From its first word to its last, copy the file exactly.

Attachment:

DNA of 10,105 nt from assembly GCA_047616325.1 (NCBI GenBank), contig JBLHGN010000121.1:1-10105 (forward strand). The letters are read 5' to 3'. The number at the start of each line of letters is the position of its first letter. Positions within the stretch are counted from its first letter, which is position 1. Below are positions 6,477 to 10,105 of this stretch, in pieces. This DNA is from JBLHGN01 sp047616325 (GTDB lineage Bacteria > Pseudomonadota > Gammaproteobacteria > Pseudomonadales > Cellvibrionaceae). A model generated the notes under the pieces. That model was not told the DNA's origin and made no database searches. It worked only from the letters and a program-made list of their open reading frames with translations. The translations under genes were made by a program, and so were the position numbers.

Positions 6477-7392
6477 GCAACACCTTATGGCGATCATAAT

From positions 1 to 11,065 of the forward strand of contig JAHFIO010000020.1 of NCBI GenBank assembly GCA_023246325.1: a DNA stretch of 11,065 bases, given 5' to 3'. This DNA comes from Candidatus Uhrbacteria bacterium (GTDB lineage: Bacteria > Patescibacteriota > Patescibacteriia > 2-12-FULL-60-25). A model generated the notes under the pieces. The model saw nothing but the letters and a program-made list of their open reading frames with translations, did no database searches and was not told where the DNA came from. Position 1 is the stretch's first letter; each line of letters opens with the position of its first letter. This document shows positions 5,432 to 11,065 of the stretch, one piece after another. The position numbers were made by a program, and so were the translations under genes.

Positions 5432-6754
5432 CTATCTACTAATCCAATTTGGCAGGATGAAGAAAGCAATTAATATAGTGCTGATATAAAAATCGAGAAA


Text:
DNA of 10,105 nt from assembly GCA_047616325.1 (NCBI GenBank), contig JBLHGN010000121.1:1-10105 (forward strand). The letters are read 5' to 3'. The number at the start of each line of letters is the position of its first letter. Positions within the stretch are counted from its first letter, which is position 1. Below are positions 6,477 to 10,105 of this stretch, in pieces. This DNA is from JBLHGN01 sp047616325 (GTDB lineage Bacteria > Pseudomonadota > Gammaproteobacteria > Pseudomonadales > Cellvibrionaceae). A model generated the notes under the pieces. That model was not told the DNA's origin and made no database searches. It worked only from the letters and a program-made list of their open reading frames with translations. The translations under genes were made by a program, and so were the position numbers.

Positions 6477-7392
6477 GCAACACCTTATGGCGATCATAAT

From positions 1 to 11,065 of the forward strand of contig JAHFIO010000020.1 of NCBI GenBank assembly GCA_023246325.1: a DNA stretch of 11,065 bases, given 5' to 3'. This DNA comes from Candidatus Uhrbacteria bacterium (GTDB lineage: Bacteria > Patescibacteriota > Patescibacteriia > 2-12-FULL-60-25). A model generated the notes under the pieces. The model saw nothing but the letters and a program-made list of their open reading frames with translations, did no database searches and was not told where the DNA came from. Position 1 is the stretch's first letter; each line of letters opens with the position of its first letter. This document shows positions 5,432 to 11,065 of the stretch, one piece after another. The position numbers were made by a program, and so were the translations under genes.

Positions 5432-6754
5432 CTATCTACTAATCCAATTTGGCAGGATGAAGAAAGCAATTAATATAGTGCTGATATAAAAATCGAGAAA